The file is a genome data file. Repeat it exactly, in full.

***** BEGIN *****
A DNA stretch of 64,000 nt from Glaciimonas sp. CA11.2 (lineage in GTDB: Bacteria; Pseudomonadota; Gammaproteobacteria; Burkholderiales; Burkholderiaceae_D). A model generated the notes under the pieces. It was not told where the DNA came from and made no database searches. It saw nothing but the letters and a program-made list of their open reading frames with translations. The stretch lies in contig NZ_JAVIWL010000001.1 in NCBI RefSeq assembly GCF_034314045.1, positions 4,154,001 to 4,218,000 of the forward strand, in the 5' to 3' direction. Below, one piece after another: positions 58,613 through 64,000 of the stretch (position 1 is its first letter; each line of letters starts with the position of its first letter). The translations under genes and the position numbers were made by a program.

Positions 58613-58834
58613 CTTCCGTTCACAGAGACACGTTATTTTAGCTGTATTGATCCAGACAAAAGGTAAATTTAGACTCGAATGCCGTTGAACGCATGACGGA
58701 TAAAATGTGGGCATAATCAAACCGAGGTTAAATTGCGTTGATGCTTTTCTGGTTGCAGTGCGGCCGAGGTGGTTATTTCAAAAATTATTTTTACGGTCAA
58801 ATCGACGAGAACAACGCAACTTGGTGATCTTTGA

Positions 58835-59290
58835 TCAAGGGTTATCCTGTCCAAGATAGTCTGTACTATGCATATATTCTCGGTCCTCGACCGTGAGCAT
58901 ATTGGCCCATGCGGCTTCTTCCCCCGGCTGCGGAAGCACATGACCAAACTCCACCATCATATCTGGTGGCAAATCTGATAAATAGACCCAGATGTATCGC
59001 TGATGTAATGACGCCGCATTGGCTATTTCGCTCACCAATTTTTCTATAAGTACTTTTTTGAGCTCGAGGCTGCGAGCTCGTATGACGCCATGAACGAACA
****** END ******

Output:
A DNA stretch of 64,000 nt from Glaciimonas sp. CA11.2 (lineage in GTDB: Bacteria; Pseudomonadota; Gammaproteobacteria; Burkholderiales; Burkholderiaceae_D). A model generated the notes under the pieces. It was not told where the DNA came from and made no database searches. It saw nothing but the letters and a program-made list of their open reading frames with translations. The stretch lies in contig NZ_JAVIWL010000001.1 in NCBI RefSeq assembly GCF_034314045.1, positions 4,154,001 to 4,218,000 of the forward strand, in the 5' to 3' direction. Below, one piece after another: positions 58,613 through 64,000 of the stretch (position 1 is its first letter; each line of letters starts with the position of its first letter). The translations under genes and the position numbers were made by a program.

Positions 58613-58834
58613 CTTCCGTTCACAGAGACACGTTATTTTAGCTGTATTGATCCAGACAAAAGGTAAATTTAGACTCGAATGCCGTTGAACGCATGACGGA
58701 TAAAATGTGGGCATAATCAAACCGAGGTTAAATTGCGTTGATGCTTTTCTGGTTGCAGTGCGGCCGAGGTGGTTATTTCAAAAATTATTTTTACGGTCAA
58801 ATCGACGAGAACAACGCAACTTGGTGATCTTTGA

Positions 58835-59290
58835 TCAAGGGTTATCCTGTCCAAGATAGTCTGTACTATGCATATATTCTCGGTCCTCGACCGTGAGCAT
58901 ATTGGCCCATGCGGCTTCTTCCCCCGGCTGCGGAAGCACATGACCAAACTCCACCATCATATCTGGTGGCAAATCTGATAAATAGACCCAGATGTATCGC
59001 TGATGTAATGACGCCGCATTGGCTATTTCGCTCACCAATTTTTCTATAAGTACTTTTTTGAGCTCGAGGCTGCGAGCTCGTATGACGCCATGAACGAACA